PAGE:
• Customer - Our customers are like consumers, they have a broken car and need it fixed.  But where they differ is they are willing to pay what they have to in order to have their car fixed.  They are happy that the money they spent got them a car that is safe and reliable again.  They will probably let you correct any mistake that was made and give you credit for "making it right."  They likely won't bad mouth you for the mistake.  They are the majority of the people who buy our services.  They have a need, we serve that need, they are willing to pay us a fair price, they believe they got a good value for that price, but that's as far as our relationship with the customer will ever go.  Their trust, if it exists at all is very tenuous and fleeting.  Not low enough to go away based on that alone but not enough to be steadfastly loyal.  They will come back if it's convenient and we did nothing wrong. But if they think they know what they need and a flashy coupon or jazzy radio ad pops up for another shop, they are tempted to try the other shop.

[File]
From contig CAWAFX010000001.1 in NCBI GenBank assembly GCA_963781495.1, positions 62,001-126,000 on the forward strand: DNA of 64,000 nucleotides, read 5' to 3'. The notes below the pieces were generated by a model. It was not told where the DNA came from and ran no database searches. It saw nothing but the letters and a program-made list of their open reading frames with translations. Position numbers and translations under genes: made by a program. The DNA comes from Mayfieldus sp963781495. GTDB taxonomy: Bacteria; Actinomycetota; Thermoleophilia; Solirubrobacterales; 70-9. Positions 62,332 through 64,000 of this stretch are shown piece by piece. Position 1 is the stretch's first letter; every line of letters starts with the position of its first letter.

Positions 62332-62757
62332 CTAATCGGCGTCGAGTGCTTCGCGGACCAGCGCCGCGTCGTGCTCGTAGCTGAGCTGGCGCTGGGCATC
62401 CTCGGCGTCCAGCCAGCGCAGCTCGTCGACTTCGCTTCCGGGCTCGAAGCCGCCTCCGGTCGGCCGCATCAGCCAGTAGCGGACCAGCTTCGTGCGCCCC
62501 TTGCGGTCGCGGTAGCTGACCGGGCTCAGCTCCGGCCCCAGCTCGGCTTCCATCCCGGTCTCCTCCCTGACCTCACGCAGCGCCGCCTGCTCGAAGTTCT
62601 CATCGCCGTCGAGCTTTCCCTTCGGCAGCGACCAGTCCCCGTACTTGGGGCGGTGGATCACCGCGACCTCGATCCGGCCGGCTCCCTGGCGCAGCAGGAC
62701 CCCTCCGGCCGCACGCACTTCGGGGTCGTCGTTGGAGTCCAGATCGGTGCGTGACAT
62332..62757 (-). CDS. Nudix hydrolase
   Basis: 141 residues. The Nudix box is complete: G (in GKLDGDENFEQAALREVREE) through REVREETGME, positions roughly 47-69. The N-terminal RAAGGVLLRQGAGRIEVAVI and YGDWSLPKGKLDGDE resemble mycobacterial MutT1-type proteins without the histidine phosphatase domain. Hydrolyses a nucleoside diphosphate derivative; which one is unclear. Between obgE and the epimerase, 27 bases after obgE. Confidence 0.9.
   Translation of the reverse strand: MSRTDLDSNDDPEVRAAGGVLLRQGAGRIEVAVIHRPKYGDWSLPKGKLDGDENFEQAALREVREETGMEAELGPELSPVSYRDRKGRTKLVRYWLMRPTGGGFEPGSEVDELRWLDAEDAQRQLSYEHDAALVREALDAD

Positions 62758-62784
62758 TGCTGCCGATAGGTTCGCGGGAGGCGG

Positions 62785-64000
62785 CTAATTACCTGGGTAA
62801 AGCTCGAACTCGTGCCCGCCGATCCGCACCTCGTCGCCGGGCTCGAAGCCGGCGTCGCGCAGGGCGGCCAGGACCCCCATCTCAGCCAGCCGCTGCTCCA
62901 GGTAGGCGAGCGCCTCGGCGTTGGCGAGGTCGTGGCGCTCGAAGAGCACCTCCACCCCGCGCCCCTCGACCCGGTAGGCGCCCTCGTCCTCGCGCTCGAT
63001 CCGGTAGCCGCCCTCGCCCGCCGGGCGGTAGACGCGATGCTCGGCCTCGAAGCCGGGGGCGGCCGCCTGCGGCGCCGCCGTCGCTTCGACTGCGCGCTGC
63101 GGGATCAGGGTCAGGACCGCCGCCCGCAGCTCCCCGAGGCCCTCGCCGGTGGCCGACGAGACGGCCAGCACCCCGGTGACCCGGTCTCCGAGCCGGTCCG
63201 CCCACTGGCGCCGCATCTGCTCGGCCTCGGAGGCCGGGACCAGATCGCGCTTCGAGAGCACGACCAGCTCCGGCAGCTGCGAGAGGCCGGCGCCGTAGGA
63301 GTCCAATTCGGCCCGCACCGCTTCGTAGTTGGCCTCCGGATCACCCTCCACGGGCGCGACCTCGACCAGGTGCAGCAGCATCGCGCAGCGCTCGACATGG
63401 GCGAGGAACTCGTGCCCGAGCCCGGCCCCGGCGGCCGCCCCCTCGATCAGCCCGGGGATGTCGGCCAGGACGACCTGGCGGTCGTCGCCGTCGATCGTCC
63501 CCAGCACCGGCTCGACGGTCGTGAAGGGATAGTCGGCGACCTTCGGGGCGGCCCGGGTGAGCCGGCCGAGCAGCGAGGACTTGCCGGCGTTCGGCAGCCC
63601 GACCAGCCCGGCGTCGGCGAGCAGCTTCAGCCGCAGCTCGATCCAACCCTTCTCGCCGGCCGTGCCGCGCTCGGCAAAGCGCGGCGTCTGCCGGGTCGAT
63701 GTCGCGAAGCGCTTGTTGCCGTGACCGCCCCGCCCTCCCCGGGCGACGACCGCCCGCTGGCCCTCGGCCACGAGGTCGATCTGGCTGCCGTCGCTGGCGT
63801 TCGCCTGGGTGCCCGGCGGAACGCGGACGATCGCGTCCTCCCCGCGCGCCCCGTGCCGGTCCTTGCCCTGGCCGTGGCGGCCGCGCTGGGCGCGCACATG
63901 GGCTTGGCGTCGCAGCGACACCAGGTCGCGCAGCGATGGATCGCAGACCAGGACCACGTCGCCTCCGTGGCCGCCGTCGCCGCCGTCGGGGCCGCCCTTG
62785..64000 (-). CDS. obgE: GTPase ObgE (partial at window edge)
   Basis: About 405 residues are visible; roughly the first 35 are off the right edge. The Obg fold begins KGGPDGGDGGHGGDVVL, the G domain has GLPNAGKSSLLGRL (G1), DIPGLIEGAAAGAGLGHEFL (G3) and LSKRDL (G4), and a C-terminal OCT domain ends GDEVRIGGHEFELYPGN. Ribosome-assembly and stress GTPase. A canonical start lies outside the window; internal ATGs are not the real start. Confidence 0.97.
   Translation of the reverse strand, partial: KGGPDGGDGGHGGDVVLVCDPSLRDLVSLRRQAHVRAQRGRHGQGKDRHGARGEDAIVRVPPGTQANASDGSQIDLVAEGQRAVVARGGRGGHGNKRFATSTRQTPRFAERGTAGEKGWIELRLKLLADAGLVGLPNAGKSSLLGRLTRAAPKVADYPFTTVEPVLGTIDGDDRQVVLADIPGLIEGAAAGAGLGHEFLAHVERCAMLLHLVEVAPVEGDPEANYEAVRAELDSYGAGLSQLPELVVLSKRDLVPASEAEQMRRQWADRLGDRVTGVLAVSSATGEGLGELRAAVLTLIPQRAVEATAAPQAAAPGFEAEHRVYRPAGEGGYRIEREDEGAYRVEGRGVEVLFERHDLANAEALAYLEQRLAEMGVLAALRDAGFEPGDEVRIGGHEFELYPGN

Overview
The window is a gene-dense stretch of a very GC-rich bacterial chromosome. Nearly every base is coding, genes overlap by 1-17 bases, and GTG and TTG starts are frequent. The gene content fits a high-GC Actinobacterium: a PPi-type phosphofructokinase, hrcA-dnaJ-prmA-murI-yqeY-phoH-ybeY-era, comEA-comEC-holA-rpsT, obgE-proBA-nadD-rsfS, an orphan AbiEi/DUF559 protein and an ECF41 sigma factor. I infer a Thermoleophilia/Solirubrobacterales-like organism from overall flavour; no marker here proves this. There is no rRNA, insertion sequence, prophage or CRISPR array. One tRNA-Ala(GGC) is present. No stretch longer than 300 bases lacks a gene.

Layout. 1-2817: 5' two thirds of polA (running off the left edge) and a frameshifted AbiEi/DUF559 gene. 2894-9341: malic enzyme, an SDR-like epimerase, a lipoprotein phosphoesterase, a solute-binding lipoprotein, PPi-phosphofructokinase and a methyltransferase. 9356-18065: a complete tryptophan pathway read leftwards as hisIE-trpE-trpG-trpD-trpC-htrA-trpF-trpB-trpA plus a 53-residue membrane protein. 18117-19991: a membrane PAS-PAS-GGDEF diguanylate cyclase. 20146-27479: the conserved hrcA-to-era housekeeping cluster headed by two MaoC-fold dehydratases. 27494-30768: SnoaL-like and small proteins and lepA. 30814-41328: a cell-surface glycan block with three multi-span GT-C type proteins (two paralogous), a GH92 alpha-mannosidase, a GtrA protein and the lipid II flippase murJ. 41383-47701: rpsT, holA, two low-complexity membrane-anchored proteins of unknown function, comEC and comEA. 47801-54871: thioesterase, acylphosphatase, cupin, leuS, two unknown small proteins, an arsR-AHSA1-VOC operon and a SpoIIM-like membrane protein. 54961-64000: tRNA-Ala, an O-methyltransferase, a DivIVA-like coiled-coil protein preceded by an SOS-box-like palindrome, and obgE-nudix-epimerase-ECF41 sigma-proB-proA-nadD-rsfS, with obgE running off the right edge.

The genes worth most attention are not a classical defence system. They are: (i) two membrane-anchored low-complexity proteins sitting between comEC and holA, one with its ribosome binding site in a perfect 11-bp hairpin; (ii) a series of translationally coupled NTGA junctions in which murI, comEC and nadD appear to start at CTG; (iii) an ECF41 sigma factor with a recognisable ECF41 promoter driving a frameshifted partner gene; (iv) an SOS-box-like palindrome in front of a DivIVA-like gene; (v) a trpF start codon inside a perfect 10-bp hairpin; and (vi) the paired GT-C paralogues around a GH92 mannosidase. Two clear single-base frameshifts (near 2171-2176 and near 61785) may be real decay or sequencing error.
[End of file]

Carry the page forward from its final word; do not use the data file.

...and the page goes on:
• Client - Or also Advocate.  This is the customer who knows you, likes you, trusts you.  If you make a mistake the client believes it was an accident and will let you make it right and still extol your virtues to anyone who will listen.  The client is the one who drops off the keys and says, "Just fix it."  And you know you can do whatever you need to do and they will pay the bill without question.  The Client, or "Advocate" will tell others and sometimes even cajole friends and co-workers to get them to use you because the client believes that you are the most honest and trustworthy shop in town and that none other should exist.  They don't care if you aren't the cheapest because they know that value is not a cheap price.  It is peace of mind, reliability, honesty and yes a properly repaired automobile.  They are happy to pay your prices because they believe that they got more than they paid for, peace of mind.  This is probably the rarest person we serve but the one who makes it all worthwhile.  And a little scared sometimes.  Because we know the value of that trust and we are terrified of doing something wrong and losing it.  We are afraid of disappointing this person more than any other.  They know that, that is why they trust us.